- dentata. Myrmecina graminicola var. dentata Santschi, 1939d: 77 (w.) TUNISIA. Junior synonym of graminicola: Rigato, 1999: 86.
Unless otherwise noted the text for the remainder of this section is reported from the publication that includes the original description.
Rigato (1999) - TL 2.8-3.7, HW 0.62-0.84, HL 0.65-0.85, CI 92-101, SL 0.54-0.71, SI 81-93, PW 0.40-0.55, AL 0.77 -l.02 (60 measured, including the types of the newly synonymised forms).
Sculpture well developed (especially the rugulae on the dorsum of head and alitrunk) and usually coarser than in the other West Palaearctic Myrmecina; yet quite variable. Scape nearly always not cylindrical near the base: when seen in dorsal and slightly back view appearing about as wide at the proximal bend, where it is ridged in front, as at the apex. Perpendicular to this view it is somewhat flattened. Anteropropodeal processes developed, often a sharp erect tooth in profile. Colour chiefly dark brown to black: clypeus, sides of the alitrunk, pedicel and II to IV segments of the gaster more or less dark brown or reddish brown. Appendages bright ferrugineous.
- Agosti, D.; Collingwood, C. A. 1987a. A provisional list of the Balkan ants (Hym. Formicidae) and a key to the worker caste. I. Synonymic list. Mitt. Schweiz. Entomol. Ges. 60: 51-62 (page 54, Senior synonym of grouvellei)
- Atanassov, N.; Dlussky, G. M. 1992. Fauna of Bulgaria. Hymenoptera, Formicidae. Fauna Bûlg. 22: 1-310 (page 177, see also)
- Baroni Urbani, C. 1971c. Catalogo delle specie di Formicidae d'Italia (Studi sulla mirmecofauna d'Italia X). Mem. Soc. Entomol. Ital. 50: 5-287 (page 95, Senior synonym of kutteri)
- Brown, W. L., Jr. 1951. New synonymy of a few genera and species of ants. Bull. Brooklyn Entomol. Soc. 46: 101-106 (page 106, Senior synonym of striatula. grouvellei and kutteri)
- Buschinger, A. 2003. Mating behavior in the ant, Myrmecina graminicola (Myrmicinae). Insectes Sociaux. 50:295-296.
- Buschinger, A. 2005: Experimental Evidence for Genetically Mediated Queen Polymorphism in the Ant species Myrmecina graminicola (Hymenoptera: Formicidae). - Entomologia Generalis 27: 185-200
- BUSCHINGER, A., SCHREIBER, M. 2002: Queen polymorphism and queen-morph related facultative polygyny in the ant, Myrmecina graminicola (Hymenoptera, Formicidae). Insectes soc. 49, 344-353.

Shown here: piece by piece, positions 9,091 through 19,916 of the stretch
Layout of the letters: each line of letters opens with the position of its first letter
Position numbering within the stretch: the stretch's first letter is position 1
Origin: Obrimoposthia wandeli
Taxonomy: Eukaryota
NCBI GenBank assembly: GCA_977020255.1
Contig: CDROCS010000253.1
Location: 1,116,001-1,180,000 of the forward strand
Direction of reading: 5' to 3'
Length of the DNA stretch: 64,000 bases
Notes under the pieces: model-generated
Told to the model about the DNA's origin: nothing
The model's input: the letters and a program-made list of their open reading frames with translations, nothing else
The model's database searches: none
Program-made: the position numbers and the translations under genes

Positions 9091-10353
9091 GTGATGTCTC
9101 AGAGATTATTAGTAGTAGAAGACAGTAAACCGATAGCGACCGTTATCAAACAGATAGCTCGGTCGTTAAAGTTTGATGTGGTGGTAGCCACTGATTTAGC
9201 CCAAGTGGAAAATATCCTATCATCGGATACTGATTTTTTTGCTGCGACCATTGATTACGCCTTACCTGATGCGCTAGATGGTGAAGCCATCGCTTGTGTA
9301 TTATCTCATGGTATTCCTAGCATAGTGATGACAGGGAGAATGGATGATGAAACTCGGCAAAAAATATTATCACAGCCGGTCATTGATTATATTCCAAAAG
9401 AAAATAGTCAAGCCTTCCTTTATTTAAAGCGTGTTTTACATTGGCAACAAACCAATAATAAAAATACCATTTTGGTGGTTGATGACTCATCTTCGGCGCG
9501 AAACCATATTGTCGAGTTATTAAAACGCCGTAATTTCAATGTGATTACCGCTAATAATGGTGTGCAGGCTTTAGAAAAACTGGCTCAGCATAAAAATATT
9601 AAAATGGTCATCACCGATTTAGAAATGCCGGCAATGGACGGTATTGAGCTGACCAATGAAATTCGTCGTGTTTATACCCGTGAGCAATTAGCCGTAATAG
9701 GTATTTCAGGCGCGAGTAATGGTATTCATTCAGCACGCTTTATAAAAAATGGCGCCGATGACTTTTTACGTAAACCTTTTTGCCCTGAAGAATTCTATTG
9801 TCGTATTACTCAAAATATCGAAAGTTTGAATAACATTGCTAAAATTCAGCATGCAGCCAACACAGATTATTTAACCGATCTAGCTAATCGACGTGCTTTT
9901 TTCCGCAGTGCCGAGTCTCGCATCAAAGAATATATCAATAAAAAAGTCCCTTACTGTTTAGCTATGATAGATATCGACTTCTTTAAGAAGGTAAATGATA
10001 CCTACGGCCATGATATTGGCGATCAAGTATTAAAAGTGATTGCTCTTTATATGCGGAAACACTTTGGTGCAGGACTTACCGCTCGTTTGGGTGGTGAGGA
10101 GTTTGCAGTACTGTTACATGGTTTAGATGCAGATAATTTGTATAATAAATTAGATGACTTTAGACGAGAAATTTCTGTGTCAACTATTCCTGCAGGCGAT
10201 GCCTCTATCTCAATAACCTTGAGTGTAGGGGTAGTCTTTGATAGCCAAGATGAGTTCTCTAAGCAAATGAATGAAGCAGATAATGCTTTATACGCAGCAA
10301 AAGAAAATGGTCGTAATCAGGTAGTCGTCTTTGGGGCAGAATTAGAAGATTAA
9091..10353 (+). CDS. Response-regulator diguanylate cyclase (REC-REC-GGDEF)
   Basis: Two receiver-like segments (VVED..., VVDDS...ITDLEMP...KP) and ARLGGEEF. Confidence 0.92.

- Collingwood, C. A. 1979. The Formicidae (Hymenoptera) of Fennoscandia and Denmark. Fauna Entomol. Scand. 8:1-174.
- Donisthorpe, H. 1915f. British ants, their life-history and classification. Plymouth: Brendon & Son Ltd., xv + 379 pp. (page 76, Senior synonym of striatula)
- Forel, A. 1915d. Fauna insectorum helvetiae. Hymenoptera. Formicidae. Die Ameisen der Schweiz. Mitt. Schweiz. Entomol. Ges. 12(B Beilage: 1-77 (page 20, Senior synonym of striatula)
- Kvamme, T.; Midtgaard, F. 1984. Myrmecina graminicola (Latreille, 1802) (Hym., Formicidae) new to the Norwegian fauna. Fauna Norv. Ser. B 31: 64-65 (page 64, record in Norway)
- Latreille, P. A. 1802b. Histoire naturelle générale et particulière des Crustacés et des insectes. Tome 3. Familles naturelles des genres. Paris: F. Dufart, xii + 467 pp. (page 255, worker, queen, male described)
- Mayr, G. 1855. Formicina austriaca. Beschreibung der bisher im österreichischen Kaiserstaate aufgefundenen Ameisen, nebst Hinzufügung jener in Deutschland, in der Schweiz und in Italien vorkommenden Arten. Verh. Zool.-Bot. Ver. Wien 5: 273-478 (page 421, Senior synonym of bidens, latreillei, and striatula)
- Müller, G. 1923b. Le formiche della Venezia Guilia e della Dalmazia. Boll. Soc. Adriat. Sci. Nat. Trieste 28: 11-180 (page 81, Senior synonym of grouvellei)
- Nylander, W. 1856b. Synopsis des Formicides de France et d'Algérie. Ann. Sci. Nat. Zool. (4) 5: 51-109 (page 96, Senior synonym of striatula)